As best seen in FIG. 3, plate 30 has two sets of three longitudinally spaced holes 42 and two sets of three longitudinally spaced holes 44. Four fasteners 46 extend through plate 30 and secure housing 28 to the bottom surface thereof at the middle of plate 30 between the sets of holes 42, 44. Each of the sleeves 40 has a pair of outwardly projecting, apertured ears 48 on its upper end under which nuts 50 are welded in order to receive screws 52 (FIG. 11) which secure the two sleeves 40 to the plate 30 at the bottom surface thereof at either of the three hole positions provided by hole sets 42 and 44. It may be appreciated that in FIG. 11, for example, the screws 52 extend through the innermost holes 42 and 44 corresponding to the narrower spacing of the ties 22a and 24a.

The clamping plate 30 is also provided with two sets of three holes 54 between the rows of holes 42 and 44 for the purpose of receiving the two screws 38 that are threaded into the inserts 36 in legs 34. Again with reference to FIG. 11, it may be seen at the narrower tie spacing there shown that the screws 38 extend through the innermost holes 54 and thus along the central axes of corresponding sleeves 40 into the inserts 36. In contrast, referring to the wide spacing shown in FIG. 2, screws 38 and also the screws 52 (not shown in the cross section) extend through the outermost holes 54, 42 and 44. For intermediate spacings of the ties, the middle holes 42, 44 and 54 may be used. This permits the mounting apparatus to accommodate variations in tie spacing that may be encountered.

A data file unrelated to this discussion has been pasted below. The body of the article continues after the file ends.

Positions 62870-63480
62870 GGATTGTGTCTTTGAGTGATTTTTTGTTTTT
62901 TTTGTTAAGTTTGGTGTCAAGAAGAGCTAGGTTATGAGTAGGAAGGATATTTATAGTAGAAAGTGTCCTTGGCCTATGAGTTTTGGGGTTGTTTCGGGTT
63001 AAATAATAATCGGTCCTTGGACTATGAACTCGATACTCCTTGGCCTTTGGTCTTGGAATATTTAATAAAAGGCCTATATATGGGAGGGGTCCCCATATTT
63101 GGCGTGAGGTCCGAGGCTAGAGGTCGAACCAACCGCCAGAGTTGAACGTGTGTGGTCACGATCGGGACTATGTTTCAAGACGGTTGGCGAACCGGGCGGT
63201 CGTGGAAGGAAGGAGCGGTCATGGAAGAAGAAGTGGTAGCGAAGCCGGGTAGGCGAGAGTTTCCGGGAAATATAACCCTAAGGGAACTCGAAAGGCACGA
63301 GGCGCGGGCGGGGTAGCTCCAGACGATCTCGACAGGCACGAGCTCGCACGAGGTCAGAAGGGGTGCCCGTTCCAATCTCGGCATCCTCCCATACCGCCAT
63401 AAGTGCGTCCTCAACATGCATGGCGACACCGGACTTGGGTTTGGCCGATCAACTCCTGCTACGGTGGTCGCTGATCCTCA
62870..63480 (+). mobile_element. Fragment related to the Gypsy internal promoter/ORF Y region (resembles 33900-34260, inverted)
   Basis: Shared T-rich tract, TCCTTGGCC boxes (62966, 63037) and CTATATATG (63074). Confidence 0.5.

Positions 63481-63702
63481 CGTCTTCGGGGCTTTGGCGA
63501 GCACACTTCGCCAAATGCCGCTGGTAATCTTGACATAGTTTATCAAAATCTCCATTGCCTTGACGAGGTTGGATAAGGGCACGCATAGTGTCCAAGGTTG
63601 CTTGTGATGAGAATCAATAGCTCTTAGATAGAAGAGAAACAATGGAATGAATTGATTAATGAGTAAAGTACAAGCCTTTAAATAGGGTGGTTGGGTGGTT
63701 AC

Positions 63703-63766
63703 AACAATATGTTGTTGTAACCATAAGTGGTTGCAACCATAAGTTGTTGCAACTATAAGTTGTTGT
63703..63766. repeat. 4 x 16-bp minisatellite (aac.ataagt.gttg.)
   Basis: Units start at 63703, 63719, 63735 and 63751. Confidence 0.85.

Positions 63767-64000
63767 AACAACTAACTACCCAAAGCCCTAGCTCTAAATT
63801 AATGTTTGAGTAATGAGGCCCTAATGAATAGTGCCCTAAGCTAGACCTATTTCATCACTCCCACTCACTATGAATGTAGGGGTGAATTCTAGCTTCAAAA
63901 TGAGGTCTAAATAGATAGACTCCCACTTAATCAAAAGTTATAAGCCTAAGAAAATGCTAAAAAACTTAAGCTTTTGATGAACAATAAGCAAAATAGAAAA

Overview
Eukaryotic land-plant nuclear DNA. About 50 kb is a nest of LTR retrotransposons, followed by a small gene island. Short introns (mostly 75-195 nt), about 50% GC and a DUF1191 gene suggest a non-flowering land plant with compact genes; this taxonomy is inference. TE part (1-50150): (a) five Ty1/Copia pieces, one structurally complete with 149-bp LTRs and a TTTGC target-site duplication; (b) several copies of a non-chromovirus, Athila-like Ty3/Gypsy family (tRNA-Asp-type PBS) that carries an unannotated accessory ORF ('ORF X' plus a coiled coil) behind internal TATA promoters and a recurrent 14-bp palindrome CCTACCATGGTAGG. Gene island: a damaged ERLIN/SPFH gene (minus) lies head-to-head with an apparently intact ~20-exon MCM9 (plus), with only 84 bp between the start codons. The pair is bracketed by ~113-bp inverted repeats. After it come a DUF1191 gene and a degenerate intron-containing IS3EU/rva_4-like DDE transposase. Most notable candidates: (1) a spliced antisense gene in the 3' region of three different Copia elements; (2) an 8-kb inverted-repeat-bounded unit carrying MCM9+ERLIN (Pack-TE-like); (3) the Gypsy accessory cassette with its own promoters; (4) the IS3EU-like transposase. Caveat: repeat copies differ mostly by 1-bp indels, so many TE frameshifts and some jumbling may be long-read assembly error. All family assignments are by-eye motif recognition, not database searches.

In use, the mounting apparatus 26 is initially disassembled, i.e., the feet 32 and legs 34 are disconnected from the other components. This permits the shovel-like feet 32 to be installed beneath the ties with simple tools. Digging out the earth at the bottom of each tie with a shovel may be required in some installations, but typically several blows with a hammer against the upstanding flange 32a of the foot will effect insertion to a position where the foot is essentially completely under the tie as seen in FIG. 2. The clamping plate 30 is then positioned over the upstanding legs 34 with the sleeves 40 vertically aligned therewith, the installer having selected the locations of holes 42 and 44 to achieve the required alignment. Finally, screws 38 are inserted and tightened to draw the plate 30 into clamping engagement with the upper surface of the ties 22 and 24 (or 22a and 24a) while also causing the feet 32 to forcibly engage the bottom of the ties. Once the screws 38 are tightened, the ties are tightly clamped between the plate 30 and the feet 32 to secure the housing 28 in a fixed position in the space between the ties. If desired, hard rubber compression pads (not shown) may be inserted between the clamping end portions of the plate 30 and the underlying upper surfaces of the concrete ties.